The Very Loud People are at it again. Still unable to gain traction for their argument that public schools are factories operated by pedophiles intent on churning out transgender Marxists, they have decided to launch their own charter school.
To be perfectly clear, properly managed charter schools are essential. They can foster innovations, provide flexible learning environments, and meet needs that are not being met in a district’s traditional schools.
But a danger with charters is that uniform educational standards can fall victim to religious or cultural beliefs of charter operators. Unfortunately Pennsylvania does not have enforceable rules in place to ensure charters are meeting standards, which makes it imperative that local schools scrutinize applications for new charters in their districts.
Take, for example, the Valley Forge Classical Academy application pending in the West Chester Area School District.
Let’s take a look at the academy’s mission statement to see what kind of school it is going to be: Through their “classical” education, students will understand the “foundational tenants of our Western heritage.” State law says that charter schools must be for all students, not just students with a Western heritage. It is helpful that VFCA has described their intention to exclude people — or at least make them feel excluded — right in the mission statement, but the exclusion does not stop there.
The academy intends to use the Hillsdale College K-12 curriculum. The only school in Pennsylvania that uses this curriculum was founded by a Baptist church on the belief that knowledge must be defined according to scripture and that public education’s decline was caused by removing religion from public schools. VFCA’s fundraising page offers the options to donate, share, or pray and the school’s founder has used a biblical reference specifically about religious exclusion to mobilize her supporters.
Their social media presence includes promoting the academy on an anti-LGBTQ+ social media page as well as reposting anti-LGBTQ+ content, not only raising questions about where VFCA’s leadership spends their time on the internet, but also about how this school could ever meet the standard of “all students.”
But not all the problems involve exclusion. The logistical plan has gaping flaws. It calls for 3 classes per grade, with 13 grades (K-12) by the academy’s fourth year. Easy math: 3 x 13 = 39 classes. But the proposed floorplan for their school building has only 34 classrooms with no apparent plan for expansion.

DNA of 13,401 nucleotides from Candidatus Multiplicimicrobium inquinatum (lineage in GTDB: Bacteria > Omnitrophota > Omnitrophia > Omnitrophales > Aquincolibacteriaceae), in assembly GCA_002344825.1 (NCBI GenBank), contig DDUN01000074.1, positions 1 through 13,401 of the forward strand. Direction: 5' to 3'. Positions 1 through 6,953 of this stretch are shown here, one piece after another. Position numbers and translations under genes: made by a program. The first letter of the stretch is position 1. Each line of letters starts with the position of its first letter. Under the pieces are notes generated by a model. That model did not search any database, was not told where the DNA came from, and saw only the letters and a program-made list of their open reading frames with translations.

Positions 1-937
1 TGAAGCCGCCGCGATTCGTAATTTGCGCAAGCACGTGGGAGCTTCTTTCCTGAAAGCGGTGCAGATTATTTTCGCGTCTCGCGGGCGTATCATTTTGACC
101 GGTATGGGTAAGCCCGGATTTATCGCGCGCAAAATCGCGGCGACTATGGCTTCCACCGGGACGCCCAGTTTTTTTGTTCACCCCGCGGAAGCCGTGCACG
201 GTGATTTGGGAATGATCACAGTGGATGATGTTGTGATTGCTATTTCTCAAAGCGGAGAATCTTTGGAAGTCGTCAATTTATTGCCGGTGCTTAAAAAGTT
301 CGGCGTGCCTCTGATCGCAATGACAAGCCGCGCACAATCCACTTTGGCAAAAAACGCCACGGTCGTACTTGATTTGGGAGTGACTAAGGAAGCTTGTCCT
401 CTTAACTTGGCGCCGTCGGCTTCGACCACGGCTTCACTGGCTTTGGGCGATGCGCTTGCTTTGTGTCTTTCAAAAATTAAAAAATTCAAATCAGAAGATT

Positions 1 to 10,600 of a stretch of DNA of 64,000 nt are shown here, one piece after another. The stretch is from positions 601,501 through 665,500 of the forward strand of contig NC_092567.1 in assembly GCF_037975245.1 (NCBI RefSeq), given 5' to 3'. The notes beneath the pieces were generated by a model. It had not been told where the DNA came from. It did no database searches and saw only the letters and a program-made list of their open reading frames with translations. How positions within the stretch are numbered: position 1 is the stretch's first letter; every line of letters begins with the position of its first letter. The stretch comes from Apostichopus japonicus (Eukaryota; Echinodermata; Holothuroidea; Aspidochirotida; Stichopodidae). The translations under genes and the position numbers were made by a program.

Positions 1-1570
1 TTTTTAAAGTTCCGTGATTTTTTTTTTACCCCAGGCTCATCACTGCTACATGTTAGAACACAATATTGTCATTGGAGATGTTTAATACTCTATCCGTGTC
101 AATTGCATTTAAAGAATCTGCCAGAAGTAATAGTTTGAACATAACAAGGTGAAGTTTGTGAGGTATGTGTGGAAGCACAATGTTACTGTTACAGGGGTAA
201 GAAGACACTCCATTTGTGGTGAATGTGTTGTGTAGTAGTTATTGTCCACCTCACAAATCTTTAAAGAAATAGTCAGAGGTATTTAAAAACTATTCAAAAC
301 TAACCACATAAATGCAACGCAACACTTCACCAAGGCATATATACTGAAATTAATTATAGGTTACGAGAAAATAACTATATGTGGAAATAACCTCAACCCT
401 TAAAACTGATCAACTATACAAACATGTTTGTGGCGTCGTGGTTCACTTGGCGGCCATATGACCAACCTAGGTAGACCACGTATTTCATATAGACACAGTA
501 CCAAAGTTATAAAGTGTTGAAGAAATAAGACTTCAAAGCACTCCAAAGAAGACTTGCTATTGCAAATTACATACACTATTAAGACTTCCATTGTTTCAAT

VFCA’s 2024 budget indicates an income of $20,000 per pupil, although the state actually sets the tuition rate in WCASD at $14,030 per student. VFCA plans on 675 students, again, simple math: 675 x $14,030 = $9,470,250. The VFCA budget is $10,725,000, which matches neither the state rate nor VFCA’s made up $20,000 figure. The $1,254,750 discrepancy is not explained.
There are dozens of examples of misspellings, faulty grammar, made-up words, and missing punctuation throughout the application. There’s even one place where it says, “school name here.”
This is the final draft of an application to run a school. If this is the best the school’s leaders can muster, I shudder to think how low the standards will be for student work.
Instead of addressing the myriad fundamental issues with the application, the school’s CEO has been offering straw-man counterarguments to questions no one is raising, saying that those who oppose the application are anti-charter, or anti-school-choice, and referring to them — the voting and taxpaying residents of the community VFCA wants to serve — as “minions.”
VFCA’s founder indicates that the academy has more pre-enrolled students from outside the West Chester district than inside it. This means that VFCA is not serving a need in West Chester, which should be grounds for automatically rejecting the application. It also means that other school districts across Chester County and the surrounding areas would have their tax dollars go to VFCA without having had a voice in the approval process. And the school’s CEO has said that if VFCA succeeds, she plans to open more schools across the region.
If you care about things like education or taxes, and especially if you are a strong advocate for charter schools, you have to make the time to make your voice heard at the public hearing for VFCA on June 14, or email the WCASD board and let them know you oppose the charter.
If an application with so many red flags is approved, it would irrevocably undermine the credibility of the charter school program in Pennsylvania.
Will Wood is a small business owner, veteran, and half-decent runner. He lives, works, and writes in West Chester.
Source: Berkshire mont